"20th Sept 2006: The first Hawkmoth to come in here was a small Sphingid, Perigonia lusca just after we began trapping. 22nd Sept 2006: The second species was Pachylia ficus which came in after a move to a different chalet higher up the hillside, and nearer the wild area adjacent to the property.

Pachylia ficus, East Winds Inn, September 22, courtesy of Tony and Pat James.

"These were the only Sphingid species recorded at this site.

"Jalousie Resort (South West St. Lucia, just south of Soufriere):

27th Sept 2006: The third species recorded is a bit of an uncertainty, but is a Eumorpha sps. It has been tentatively identified as Eumorpha satellitia licaon.

Eumorpha satellitia licaon, Jalousie Resort, September 27,
courtesy of Tony and Pat James, tenative id by Ian Kitching.

Also, whilst out scanning vegetation for Phasmids along the long drive through wild forest into the Resort, we came across a large Sphingid larva (~120mm) feeding on a low broadleaf seedling. It has since pupated, and I am waiting to see if it will hatch. It has a large proboscis sheath detached from the body on the pupa, so I presume this will be very long when it is adult. Pictures of the larva and its pupa are enclosed. Hopefully I will be able to send the Adult picture later on.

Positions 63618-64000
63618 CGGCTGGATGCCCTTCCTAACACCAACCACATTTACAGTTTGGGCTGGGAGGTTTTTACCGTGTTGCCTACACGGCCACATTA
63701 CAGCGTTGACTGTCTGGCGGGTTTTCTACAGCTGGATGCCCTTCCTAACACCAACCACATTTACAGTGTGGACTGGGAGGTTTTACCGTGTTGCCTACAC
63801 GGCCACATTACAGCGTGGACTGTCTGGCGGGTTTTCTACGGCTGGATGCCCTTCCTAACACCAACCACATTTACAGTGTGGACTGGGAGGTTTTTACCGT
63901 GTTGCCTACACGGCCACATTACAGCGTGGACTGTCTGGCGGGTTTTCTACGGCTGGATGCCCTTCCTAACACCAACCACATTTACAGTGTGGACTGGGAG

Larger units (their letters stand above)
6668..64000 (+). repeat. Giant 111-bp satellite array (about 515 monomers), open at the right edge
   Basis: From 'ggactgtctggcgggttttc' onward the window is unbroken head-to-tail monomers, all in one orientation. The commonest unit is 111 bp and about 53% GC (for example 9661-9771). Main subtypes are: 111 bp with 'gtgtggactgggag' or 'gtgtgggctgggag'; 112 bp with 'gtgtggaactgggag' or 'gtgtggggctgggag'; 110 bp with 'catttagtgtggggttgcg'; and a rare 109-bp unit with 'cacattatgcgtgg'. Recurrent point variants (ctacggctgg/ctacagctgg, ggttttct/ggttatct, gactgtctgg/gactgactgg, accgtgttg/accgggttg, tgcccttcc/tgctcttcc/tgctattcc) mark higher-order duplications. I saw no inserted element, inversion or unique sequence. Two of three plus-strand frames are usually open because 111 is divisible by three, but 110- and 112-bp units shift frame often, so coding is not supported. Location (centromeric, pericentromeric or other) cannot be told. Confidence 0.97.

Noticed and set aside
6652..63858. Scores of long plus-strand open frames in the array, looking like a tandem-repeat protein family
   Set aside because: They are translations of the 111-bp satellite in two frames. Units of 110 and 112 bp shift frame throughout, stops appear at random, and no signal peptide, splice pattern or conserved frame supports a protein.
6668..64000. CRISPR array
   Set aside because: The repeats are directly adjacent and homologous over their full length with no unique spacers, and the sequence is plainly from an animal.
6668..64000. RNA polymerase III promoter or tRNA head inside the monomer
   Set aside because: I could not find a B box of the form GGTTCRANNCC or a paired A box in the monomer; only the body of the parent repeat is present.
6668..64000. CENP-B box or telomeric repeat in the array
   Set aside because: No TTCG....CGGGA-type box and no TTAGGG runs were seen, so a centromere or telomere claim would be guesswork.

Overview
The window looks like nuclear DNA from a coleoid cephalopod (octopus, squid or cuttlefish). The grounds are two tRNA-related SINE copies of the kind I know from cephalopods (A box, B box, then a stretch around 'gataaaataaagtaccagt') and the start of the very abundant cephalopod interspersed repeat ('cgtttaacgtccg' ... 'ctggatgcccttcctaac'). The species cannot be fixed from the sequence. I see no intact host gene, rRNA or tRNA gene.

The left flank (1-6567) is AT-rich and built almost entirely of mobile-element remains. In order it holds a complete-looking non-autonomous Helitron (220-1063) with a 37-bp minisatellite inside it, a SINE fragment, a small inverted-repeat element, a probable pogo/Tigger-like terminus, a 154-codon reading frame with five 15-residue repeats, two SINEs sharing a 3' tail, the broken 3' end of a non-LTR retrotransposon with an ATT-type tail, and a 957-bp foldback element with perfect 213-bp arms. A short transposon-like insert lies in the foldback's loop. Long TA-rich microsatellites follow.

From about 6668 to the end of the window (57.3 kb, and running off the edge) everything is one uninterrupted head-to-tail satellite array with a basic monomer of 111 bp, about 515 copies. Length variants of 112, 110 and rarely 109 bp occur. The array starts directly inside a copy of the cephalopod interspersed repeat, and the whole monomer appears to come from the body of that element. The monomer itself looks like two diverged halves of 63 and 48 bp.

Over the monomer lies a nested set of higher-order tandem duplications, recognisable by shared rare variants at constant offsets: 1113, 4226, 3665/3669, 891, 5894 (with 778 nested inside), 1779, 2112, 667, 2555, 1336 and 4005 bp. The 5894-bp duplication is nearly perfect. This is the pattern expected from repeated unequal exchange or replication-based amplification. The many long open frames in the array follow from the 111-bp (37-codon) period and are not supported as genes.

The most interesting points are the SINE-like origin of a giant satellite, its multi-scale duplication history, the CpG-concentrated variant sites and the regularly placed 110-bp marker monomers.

Manduca rustica harterti, Jalousie Resort,
courtesy of Tony and Pat James, confirmed by emergent moth.

Manduca rustica harterti, Jalousie Resort, courtesy of Tony and Pat James.

"28th Sept 2006: The 5th species was an old friend from our St Kitts recording, Enyo lugubris, with a male & female (pictures enclosed) arriving on the same night. This was the most prolific flying Hawkmoth, with another male recorded on 29th, and also one on the 1st Oct., making 4 in total.

Enyo lugubris, female, Jalousie Resort, September 28, courtesy of Tony and Pat James.